The most famous sign offs in history
When famous people die, their last words often go down in history as pearls of wisdom or funny one liners. Ever thought what you’d want your last words to be? Would you want to be remembered as witty, wise or just plain wacky. Here’s a selection of some of the most famous last words ever uttered to inspire you.
“Friends applaud, the comedy is finished.”
These are the much-disputed last words of the German composer Ludwig Van Beethoven and the words typically used to end a performance of commedia dell'arte. Beethoven died in the middle of a thunderstorm on March 26, 1827 after a long illness. Within hours of his death, a Beethoven mythology began to develop. Just two days after his death, souvenir hunters were snipping off locks of his famously wild hair. One lock of that hair eventually reached a laboratory in the States, and it revealed Beethoven had lead poisoning.
2. Marie Antoinette
“Pardon me sir. I meant not to do it.”
The last words of Marie Antoinette, extravagant wife of Louis XVI of France who, according to rumour, dismissed the starving peasants with a flippant “let them eat cake”. At the height of the French revolution, first Louis, then Marie Antoinette, were charged with treason and sent to the guillotine. After a humiliating ride through the streets of Paris on a cart, she was brought to the guillotine. While on the scaffold, she accidentally stepped on her executioner’s foot and respectfully apologised to him. Seconds later he chopped off her head.
3. James Donald French
“Hey fellas! How about this for a headline for tomorrow’s paper? French Fries!”
The last words of James Donald French, a convicted murderer and the last criminal ever to be executed under the death penalty in Oklahoma. After killing a cellmate, he was sentenced to death by electrocution. In the death chamber, he shouted these words to the members of the press, there to witness his execution.
4. Salvador Allende
“These are my last words, and I am certain that my sacrifice will not be in vain, I am certain that, at the very least, it will be a moral lesson that will punish felony, cowardice and treason.”
Chillean president Salvador Allende died during the military coup of 1973 led by Augusto Pinochet. Allende gave his farewell speech on live radio with the sound of gunfire clearly audible in the background. Shortly afterwards, it was announced that he had “gone to war with an AK-47 rifle”, in other words he’d committed suicide, although his supporters were convinced he’d been assassinated. The gun he used was supposedly a gift from friend, Fidel Castro.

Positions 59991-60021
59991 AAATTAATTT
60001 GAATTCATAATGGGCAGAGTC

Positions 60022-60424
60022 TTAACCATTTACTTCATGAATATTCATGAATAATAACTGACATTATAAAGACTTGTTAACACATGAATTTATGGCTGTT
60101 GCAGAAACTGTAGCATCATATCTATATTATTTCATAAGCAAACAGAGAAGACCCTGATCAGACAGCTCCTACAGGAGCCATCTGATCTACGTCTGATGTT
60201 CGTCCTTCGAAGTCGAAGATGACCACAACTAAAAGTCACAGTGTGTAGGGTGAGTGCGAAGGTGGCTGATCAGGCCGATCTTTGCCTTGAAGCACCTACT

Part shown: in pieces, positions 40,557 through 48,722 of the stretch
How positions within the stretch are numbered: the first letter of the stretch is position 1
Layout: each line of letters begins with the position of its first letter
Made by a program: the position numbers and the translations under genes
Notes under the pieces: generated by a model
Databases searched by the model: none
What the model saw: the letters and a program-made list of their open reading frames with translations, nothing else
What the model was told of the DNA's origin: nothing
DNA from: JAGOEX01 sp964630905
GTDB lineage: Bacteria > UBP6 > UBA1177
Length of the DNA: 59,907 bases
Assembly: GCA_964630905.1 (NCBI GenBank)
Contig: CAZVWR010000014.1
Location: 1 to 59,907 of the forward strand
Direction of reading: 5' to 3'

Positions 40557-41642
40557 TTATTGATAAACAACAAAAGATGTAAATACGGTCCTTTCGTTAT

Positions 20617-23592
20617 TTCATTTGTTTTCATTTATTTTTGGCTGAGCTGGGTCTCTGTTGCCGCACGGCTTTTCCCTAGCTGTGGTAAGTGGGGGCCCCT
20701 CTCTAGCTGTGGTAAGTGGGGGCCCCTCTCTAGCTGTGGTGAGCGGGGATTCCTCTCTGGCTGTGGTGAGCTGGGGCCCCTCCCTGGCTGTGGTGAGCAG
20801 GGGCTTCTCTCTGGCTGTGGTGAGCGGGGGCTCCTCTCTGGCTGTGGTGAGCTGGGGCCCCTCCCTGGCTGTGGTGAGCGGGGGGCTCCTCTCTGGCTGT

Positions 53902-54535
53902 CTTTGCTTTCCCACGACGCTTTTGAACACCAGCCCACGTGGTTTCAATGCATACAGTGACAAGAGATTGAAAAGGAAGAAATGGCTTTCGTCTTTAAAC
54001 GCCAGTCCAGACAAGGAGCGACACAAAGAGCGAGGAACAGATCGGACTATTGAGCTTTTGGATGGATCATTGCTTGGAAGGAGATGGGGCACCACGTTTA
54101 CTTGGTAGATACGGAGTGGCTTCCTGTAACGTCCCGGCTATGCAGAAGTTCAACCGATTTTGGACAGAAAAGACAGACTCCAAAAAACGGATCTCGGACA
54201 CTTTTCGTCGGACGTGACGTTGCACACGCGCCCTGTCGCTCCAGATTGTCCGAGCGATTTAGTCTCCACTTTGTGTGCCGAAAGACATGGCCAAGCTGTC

“Tomorrow I shall no longer be here.”
Whatever your views on Nostradamus’ powers as a prophet, his last words show he certainly managed to predict his own death. The sixteenth century seer was found dead the morning after uttering these words to his secretary. His visions, called quatrains, contain specific names, dates, places and events as well as symbolism and metaphor, leaving them open to interpretation and the subject of heated debate. On the day of his death, Nostradamus was working on a quatrain about the end of the world.
6. Humphrey Bogart
“I should have never switched from Scotch to Martinis.”
These are the witty last words of Hollywood legend Humphrey Bogart. The founder member of the hard drinking, heavy smoking rat pack, he was diagnosed with cancer of the oesophagus in 1954 but did little about it until it was too late. On his deathbed in January 1957, he bid his wife, Lauren Bacall, and children goodbye and uttered this immortal line before dying just a few seconds after. He was 57.
7. John Barrymore
"Die? I should say not, dear fellow. No Barrymore would allow such a conventional thing to happen to him."
The last words of John Barrymore, the American actor of stage, screen and radio who bridged the silent and sound era. He came from a theatrical dynasty and was the paternal grandfather of actress Drew Barrymore. A heavy smoker and drinker, in 1942 Barrymore collapsed while appearing on Rudy Vallee's radio show and died later the same day. According to Errol Flynn's memoirs, film director Raoul Walsh "borrowed" Barrymore's body before burial, and left it propped in a chair for a drunken Flynn to discover when he returned home from The Cock and Bull Bar, but many dispute this.
8. Winston Churchill
"I’m bored with it all.”
The last words from the mouth of statesman and great orator, Winston Churchill, before slipping in to a coma. He died 9 days later aged 90. Thought of as one of the greatest wartime leaders of the 20th century, Churchill's speeches are often credited with mobilising the embattled British to “never give up” and to eventually win the Second World War. But aged 90, after a lifetime of tremendous achievement and unstinting service to his country, he finally surrendered.
9. Dominique Bouhours
“I am about to - or I am going to - die: either expression is correct.”
The last words of legendary French grammarian Dominique Bouhours certainly immortalised his skills. A tremendous wit, he never failed to demonstrate his proficiency in all aspects of grammar, seizing the opportunity to show off even as a frail man on his death bed in 1902. The question is… did he also dictate how his last words should be punctuated?